Prepared by Jim Tomlinson, David Olevson, Shayan Kamalie & Victoria Mitrova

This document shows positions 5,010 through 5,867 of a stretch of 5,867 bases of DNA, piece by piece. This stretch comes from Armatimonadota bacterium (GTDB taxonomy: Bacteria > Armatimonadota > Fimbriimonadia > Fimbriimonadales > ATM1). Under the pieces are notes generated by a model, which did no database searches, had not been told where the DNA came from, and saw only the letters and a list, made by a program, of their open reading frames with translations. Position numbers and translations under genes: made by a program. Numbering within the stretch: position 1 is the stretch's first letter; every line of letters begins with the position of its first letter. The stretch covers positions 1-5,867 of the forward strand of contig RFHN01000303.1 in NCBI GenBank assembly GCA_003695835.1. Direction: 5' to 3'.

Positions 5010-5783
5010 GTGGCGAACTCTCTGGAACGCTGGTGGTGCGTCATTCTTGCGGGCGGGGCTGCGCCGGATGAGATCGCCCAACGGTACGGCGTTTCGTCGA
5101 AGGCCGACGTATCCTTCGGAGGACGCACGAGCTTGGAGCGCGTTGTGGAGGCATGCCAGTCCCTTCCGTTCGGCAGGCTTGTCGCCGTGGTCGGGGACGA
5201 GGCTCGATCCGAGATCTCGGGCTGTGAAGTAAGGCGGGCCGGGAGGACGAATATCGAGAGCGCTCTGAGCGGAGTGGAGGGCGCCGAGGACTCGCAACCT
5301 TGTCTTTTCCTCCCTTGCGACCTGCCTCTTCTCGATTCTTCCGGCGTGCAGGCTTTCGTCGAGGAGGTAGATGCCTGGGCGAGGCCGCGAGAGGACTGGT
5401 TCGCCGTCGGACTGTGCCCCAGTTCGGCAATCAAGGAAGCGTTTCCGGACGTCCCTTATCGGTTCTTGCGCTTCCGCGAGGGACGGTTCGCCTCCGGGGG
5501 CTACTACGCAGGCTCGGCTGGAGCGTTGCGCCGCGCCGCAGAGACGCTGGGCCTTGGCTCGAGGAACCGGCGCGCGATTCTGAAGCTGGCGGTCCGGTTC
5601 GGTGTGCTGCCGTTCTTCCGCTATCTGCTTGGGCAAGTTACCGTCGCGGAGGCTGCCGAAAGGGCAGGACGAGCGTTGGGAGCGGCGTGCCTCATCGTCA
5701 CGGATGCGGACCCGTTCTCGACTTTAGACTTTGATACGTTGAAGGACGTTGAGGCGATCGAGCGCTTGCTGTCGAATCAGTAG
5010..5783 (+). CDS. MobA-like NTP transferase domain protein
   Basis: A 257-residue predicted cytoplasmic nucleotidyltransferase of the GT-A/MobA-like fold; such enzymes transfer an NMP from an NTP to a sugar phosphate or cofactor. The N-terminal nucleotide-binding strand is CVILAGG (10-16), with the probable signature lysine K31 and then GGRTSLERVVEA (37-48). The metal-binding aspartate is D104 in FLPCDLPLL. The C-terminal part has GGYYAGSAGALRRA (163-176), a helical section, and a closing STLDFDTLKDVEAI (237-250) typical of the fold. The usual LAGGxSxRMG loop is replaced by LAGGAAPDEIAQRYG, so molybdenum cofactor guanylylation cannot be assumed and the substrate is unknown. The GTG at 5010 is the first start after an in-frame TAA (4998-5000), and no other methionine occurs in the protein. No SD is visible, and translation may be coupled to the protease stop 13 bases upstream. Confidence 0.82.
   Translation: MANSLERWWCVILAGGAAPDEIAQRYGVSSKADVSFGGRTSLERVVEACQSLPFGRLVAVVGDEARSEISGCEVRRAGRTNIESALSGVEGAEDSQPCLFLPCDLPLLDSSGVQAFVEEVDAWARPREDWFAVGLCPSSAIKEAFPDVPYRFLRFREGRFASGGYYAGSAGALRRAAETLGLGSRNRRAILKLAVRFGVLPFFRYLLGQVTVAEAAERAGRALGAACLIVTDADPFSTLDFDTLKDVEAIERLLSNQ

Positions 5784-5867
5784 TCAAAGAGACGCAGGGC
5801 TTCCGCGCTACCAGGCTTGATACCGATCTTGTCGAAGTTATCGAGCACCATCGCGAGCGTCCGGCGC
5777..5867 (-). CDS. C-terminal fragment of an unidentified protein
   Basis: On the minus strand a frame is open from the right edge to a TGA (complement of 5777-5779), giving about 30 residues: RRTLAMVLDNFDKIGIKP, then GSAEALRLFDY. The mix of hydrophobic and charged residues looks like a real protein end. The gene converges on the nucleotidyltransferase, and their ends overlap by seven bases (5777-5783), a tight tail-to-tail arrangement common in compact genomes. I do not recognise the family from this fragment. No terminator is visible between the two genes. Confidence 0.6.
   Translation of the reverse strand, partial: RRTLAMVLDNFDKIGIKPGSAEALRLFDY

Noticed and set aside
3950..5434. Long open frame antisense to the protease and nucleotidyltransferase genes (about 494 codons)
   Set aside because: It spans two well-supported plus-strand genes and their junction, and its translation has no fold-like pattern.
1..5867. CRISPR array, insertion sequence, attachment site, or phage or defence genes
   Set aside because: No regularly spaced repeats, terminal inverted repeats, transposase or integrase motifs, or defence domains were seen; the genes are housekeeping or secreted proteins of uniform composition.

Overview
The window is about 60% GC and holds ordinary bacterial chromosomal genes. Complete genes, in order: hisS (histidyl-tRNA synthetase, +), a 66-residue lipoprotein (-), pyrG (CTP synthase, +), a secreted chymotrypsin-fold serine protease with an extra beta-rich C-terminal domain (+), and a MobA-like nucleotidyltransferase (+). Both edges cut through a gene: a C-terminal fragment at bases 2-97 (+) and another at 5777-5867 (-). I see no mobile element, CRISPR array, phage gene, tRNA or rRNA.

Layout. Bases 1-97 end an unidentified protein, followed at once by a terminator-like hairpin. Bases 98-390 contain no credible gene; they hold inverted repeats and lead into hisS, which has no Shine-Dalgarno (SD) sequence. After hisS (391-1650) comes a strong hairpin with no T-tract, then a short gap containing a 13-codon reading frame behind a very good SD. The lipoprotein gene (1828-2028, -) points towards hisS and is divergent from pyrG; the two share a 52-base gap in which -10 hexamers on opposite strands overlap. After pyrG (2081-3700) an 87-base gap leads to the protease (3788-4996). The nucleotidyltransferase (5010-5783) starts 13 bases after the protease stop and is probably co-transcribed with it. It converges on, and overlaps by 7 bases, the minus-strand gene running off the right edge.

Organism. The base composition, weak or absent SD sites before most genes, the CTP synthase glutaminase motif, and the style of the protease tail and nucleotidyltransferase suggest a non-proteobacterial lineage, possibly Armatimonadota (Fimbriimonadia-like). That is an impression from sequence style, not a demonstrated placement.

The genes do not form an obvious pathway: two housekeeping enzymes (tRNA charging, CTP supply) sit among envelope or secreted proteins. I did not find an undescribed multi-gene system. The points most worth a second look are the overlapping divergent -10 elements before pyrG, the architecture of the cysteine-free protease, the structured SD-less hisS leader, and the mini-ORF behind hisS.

With the commencement of the annual winter ski season, the legal exposure to ski hill and resort operators arising from injuries suffered by skiers and resort guests alike consequently increases. One of the most common forms of protection from this increase in risk is through the use of waivers. A waiver in this context refers to an agreement by a person to surrender a legal right, claim, or privilege, which they would otherwise have enjoyed. In particular, ski hill operators seek to have their guests and invitees forfeit their right to commence a lawsuit as against that operator for injuries sustained while participating in the ski or snowboarding activity. However, as the case law demonstrates, a waiver will not always be effective in barring a potential plaintiff’s claim. Accordingly, the aim of this paper is to examine the case law to identify various risk management strategies ski hill and resort operators can implement in order to shield themselves against potential liability. This paper will also explore the utility of summary judgment motions in defending personal injury lawsuits where an executed waiver has been obtained by the defendant(s).